There isn’t anything inherent in the SQL language that would force that.


Re: Looking for an *original printed* version of a Tek Measurement Concepts book

Jean-Paul
 

Have the full set, given by TEK REP in 1970s..1980s. Thick book bindgins are cracking....

Jon


Re: Looking for an *original printed* version of a Tek Measurement Concepts book

Dave Brown
 

The museum has a number of Concept Books. I'm not there to look but suspect we have that book. Send an email to contactus@vintagetek.org


Re: Looking for an *original printed* version of a Tek Measurement Concepts book

Sean Turner
 

Perfect! I just ordered it.

Sean

On Sun, Dec 20, 2020 at 06:47 AM, Glydeck wrote:


Abe books has one in good condition

https://www.abebooks.com/servlet/BookDetailsPL?bi=22701080646&;searchurl=sortby%3D17%26tn%3DSemiconductor%2BDevice%2BMeasurements&cm_sp=snippet-_-srp1-_-title3


Re: The pouch and handle to a 2465 #photo-notice

 

On Sun, Dec 20, 2020 at 05:56 PM, Lawrance A. Schneider wrote:


If I've broke some cardinal rule, I am sorry.
Yes, you have, since MacOS isn't built on Linux but on BSD Unix...

Raymond


Re: 475A Chop Blanking and a Theory Question

Harvey White
 

Ah, what I do, apparently, is microprocessor/microcontroller projects with embedded graphics and sensors.  To which end, the equipment does a good job.  As long as you know the limitations of your calibration equipment, then you're in good shape.

In terms of the old laptop, investigate the signals at the display, frequency, voltage levels, etc.  If you're lucky, they'll be TTL signals.  If not, then they'll be very oddly level shifted things.  You'd much rather the TTL.  Most "semi" modern displays take a parallel data, a clock, vertical and horizontal "sync", and perhaps some control lines to determine display mirroring.  The Epson S1D13781 chip can handle a single display plane (with a few bytes left over for a small overlay) in VGA resolution, 8 bit color.  It would actually do fairly well as a microprocessor driven replacement for some TEK graphics displays, but only has one active plane (The TDS54x series uses a graphics plane for the trace and a text/graphics plane for everything else).  You'd want a custom FPGA for that, given an option.  Depends on what they did in the laptop controller.  The 6809 project sounds interesting, you'd might want to investigate memory bank switching, given the cheapness of memory now.  You might consider using the LS181's as an add-on for a floating point unit for the 6809.  I had somewhat of a similar project  a long while ago, used a 513D to debug it.

Harvey

On 12/20/2020 1:20 AM, Jeff Dutky wrote:
Harvey,

What I currently do is, apparently, fix broken scopes. I've bootstrapped myself up to a point were I have enough reliable equipment that I can triangulate on almost any measurement (with the exception of observing bandwidth rolloff, but that will change in a couple weeks when my TinaSA arrives). I'm going through the calibration process on my 475A using cobbled together equipment. I have a cheap old signal generator, and I calibrate it's output amplitude using a Tek DMM916 and a 2236. The signal generator isn't really good above about 1 MHz, so that's a significant limitation for the 475A calibration process, but I think I'm doing pretty well emulating what the PG506 and SG502 would do at lower frequencies. I'm also working on a DIY calibration source that will produce square waves at several frequencies with amplitudes ranging from 5 mV to 50 V, which would make some of the work I've been doing with with the signal generator and the 2236 a little easier.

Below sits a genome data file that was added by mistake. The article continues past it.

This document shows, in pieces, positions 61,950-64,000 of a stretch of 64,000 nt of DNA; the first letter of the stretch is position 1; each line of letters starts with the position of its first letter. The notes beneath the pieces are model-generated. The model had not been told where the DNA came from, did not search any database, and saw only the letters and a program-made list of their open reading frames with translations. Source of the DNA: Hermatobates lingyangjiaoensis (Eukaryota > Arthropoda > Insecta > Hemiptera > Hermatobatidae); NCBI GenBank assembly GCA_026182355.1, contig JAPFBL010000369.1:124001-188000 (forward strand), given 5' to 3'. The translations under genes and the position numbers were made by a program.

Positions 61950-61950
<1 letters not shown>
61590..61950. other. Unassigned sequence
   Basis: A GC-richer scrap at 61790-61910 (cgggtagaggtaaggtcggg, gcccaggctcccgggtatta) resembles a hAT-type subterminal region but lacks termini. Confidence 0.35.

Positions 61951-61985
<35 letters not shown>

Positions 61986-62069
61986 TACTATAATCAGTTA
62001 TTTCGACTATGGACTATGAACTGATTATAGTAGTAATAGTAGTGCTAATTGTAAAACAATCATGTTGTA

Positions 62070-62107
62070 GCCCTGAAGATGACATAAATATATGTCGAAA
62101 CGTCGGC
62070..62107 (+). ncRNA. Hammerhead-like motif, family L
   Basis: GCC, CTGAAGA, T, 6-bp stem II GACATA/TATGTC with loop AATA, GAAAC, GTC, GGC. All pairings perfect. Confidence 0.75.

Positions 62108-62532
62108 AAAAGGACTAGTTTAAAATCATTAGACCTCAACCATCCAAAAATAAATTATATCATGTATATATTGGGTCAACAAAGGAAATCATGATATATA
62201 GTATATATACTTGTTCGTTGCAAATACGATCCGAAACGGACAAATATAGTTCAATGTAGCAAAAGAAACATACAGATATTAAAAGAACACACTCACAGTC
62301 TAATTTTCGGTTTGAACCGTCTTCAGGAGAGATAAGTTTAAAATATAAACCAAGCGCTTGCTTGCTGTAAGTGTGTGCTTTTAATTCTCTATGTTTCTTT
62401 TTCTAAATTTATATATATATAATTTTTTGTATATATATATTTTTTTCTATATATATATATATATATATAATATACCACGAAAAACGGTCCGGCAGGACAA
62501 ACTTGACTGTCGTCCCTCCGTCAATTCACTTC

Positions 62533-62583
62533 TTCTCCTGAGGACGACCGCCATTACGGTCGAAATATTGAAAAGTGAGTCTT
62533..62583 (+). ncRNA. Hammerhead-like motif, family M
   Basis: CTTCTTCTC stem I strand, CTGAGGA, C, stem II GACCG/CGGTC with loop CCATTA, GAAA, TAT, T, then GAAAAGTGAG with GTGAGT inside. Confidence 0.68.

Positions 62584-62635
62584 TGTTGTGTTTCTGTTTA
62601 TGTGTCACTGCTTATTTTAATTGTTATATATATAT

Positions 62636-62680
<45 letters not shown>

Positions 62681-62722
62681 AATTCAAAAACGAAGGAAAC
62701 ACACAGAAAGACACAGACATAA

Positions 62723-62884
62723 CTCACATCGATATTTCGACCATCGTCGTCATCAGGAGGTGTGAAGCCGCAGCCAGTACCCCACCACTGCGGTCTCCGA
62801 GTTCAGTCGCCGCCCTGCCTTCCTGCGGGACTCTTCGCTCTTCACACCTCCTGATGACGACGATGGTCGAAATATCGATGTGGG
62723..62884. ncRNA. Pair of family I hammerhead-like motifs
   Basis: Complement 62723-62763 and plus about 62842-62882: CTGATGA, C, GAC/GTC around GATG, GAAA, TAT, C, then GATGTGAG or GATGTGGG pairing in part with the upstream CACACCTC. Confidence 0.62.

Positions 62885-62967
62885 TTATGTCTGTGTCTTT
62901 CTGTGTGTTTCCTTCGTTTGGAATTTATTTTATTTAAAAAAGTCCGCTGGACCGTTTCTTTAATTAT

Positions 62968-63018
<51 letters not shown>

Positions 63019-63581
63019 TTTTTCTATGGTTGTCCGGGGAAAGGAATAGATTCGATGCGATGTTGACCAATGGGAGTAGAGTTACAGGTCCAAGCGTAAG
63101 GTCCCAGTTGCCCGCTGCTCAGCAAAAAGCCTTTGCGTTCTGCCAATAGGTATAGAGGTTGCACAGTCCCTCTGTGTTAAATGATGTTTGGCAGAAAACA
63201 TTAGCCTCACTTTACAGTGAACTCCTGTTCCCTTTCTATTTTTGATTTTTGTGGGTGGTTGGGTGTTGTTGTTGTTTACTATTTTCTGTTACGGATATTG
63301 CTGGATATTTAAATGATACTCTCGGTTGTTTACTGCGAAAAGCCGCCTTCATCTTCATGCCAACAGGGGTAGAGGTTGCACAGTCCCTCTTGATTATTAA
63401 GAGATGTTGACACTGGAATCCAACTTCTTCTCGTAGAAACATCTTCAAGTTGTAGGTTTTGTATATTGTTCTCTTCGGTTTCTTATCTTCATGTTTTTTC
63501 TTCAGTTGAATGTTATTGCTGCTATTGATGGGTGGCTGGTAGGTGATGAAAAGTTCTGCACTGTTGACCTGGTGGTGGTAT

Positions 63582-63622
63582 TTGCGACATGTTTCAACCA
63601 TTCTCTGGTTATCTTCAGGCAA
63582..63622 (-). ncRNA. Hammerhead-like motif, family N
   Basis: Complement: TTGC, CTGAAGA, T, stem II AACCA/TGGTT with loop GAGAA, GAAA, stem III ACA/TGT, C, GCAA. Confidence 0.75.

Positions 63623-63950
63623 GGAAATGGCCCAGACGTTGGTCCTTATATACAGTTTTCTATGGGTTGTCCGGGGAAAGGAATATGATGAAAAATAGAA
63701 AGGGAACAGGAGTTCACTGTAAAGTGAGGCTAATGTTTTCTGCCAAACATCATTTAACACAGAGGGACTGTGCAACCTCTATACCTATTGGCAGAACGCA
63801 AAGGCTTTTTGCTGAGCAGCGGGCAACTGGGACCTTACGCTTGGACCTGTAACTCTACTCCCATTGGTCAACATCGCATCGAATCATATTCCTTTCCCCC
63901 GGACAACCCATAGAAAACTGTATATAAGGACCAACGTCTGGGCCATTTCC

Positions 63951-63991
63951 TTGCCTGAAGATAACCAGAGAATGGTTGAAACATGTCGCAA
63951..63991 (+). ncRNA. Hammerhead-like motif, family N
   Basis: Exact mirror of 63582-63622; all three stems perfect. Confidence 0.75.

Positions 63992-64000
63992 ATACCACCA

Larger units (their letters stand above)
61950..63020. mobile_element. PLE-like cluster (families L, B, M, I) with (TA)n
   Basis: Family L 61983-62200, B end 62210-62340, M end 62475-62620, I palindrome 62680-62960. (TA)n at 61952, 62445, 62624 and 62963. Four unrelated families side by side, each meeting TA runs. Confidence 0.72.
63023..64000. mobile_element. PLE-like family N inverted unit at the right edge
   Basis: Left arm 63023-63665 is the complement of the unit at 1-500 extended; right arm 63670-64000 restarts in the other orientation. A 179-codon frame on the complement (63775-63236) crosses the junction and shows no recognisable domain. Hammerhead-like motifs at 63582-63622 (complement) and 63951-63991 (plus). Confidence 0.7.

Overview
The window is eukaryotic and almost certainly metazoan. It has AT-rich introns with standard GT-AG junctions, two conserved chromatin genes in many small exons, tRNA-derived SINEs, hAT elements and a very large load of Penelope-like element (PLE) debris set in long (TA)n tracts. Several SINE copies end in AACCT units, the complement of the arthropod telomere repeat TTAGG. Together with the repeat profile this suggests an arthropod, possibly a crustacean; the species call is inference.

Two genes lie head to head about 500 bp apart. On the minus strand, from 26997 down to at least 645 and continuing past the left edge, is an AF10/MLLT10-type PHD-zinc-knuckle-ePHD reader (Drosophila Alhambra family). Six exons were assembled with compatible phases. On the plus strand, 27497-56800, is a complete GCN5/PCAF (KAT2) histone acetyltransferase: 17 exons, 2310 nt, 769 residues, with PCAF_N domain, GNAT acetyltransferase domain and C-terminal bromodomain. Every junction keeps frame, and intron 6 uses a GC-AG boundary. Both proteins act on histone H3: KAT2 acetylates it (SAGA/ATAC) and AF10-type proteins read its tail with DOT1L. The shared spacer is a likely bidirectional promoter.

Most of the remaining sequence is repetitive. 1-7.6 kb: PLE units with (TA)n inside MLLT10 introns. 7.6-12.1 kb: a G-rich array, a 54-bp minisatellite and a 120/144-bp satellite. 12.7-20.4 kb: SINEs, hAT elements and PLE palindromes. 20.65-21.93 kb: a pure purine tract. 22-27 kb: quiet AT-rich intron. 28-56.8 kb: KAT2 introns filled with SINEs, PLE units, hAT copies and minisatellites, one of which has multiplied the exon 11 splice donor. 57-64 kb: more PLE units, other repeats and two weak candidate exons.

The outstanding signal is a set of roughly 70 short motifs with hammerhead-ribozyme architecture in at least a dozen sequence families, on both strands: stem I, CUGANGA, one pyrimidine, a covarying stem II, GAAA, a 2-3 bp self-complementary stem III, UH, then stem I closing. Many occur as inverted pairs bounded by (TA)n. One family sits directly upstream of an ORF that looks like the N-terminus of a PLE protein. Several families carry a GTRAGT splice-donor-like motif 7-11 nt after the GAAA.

Oddly, I feel that the multiple instruments give me greater confidence in what any one of them tells me. I've got three relatively nice DMMs that I've been using the make comparative measurements, as well as a programmable power supply, and the cheap signal generator. Combine those with some TCXOs and I feel as if I can actually make some pretty good measurements of voltage, resistance, and frequency. From there I should be able to bootstrap myself into at least a couple decimal places of accuracy. For the kind of things I'm doing, I'm not sure I care about anything more than that.

What I want to be doing in the short term is investigating and documenting the display protocol for an old laptop that has a gas plasma display, so that I can then replace the innards of the laptop with a Raspberry Pi. Also, I'm working on building a 6809 microcomputer, and a homemade minicomputer using 74181 ALU slices. I've also got a couple other old pieces of equipment of my father's and grandfather's that I'd like to spend some time fixing up.

It's all just hobby stuff that has interested me ever since college, and the pandemic has given me enough extra hours in the week to actually pursue it. I suspect that I don't need much more than a 200 MHz scope to do most of this work, though I'm sure a logic analyzer would be a nice addition. At some point I expect to buy a modern Chinese DSO (probably a Siglent 1204xe), but the old (70s and 80s era) analog scopes are what really interest me, both because of my history with them, and because it feels "closer to the metal" than a DSO. I know too much about the limits of discretely sampled signals to really trust a DSO, and maybe not enough about analog amplifiers to know where my trust in analog scopes should stop.